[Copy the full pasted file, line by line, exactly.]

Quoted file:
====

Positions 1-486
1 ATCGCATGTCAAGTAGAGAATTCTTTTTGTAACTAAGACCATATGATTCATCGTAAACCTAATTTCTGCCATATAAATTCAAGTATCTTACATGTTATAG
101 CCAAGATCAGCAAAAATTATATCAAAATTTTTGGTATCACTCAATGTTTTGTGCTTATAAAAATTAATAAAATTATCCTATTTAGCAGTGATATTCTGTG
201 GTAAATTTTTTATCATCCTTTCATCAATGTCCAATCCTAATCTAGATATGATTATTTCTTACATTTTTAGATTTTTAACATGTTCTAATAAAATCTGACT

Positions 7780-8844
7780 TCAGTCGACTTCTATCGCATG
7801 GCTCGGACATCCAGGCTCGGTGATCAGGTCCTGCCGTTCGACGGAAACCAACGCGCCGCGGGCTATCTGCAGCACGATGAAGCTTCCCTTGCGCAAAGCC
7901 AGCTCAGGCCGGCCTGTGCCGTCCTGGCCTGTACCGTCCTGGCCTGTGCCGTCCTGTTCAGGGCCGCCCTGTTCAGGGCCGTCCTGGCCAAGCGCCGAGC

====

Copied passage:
Positions 1-486
1 ATCGCATGTCAAGTAGAGAATTCTTTTTGTAACTAAGACCATATGATTCATCGTAAACCTAATTTCTGCCATATAAATTCAAGTATCTTACATGTTATAG
101 CCAAGATCAGCAAAAATTATATCAAAATTTTTGGTATCACTCAATGTTTTGTGCTTATAAAAATTAATAAAATTATCCTATTTAGCAGTGATATTCTGTG
201 GTAAATTTTTTATCATCCTTTCATCAATGTCCAATCCTAATCTAGATATGATTATTTCTTACATTTTTAGATTTTTAACATGTTCTAATAAAATCTGACT

Positions 7780-8844
7780 TCAGTCGACTTCTATCGCATG
7801 GCTCGGACATCCAGGCTCGGTGATCAGGTCCTGCCGTTCGACGGAAACCAACGCGCCGCGGGCTATCTGCAGCACGATGAAGCTTCCCTTGCGCAAAGCC
7901 AGCTCAGGCCGGCCTGTGCCGTCCTGGCCTGTACCGTCCTGGCCTGTGCCGTCCTGTTCAGGGCCGCCCTGTTCAGGGCCGTCCTGGCCAAGCGCCGAGC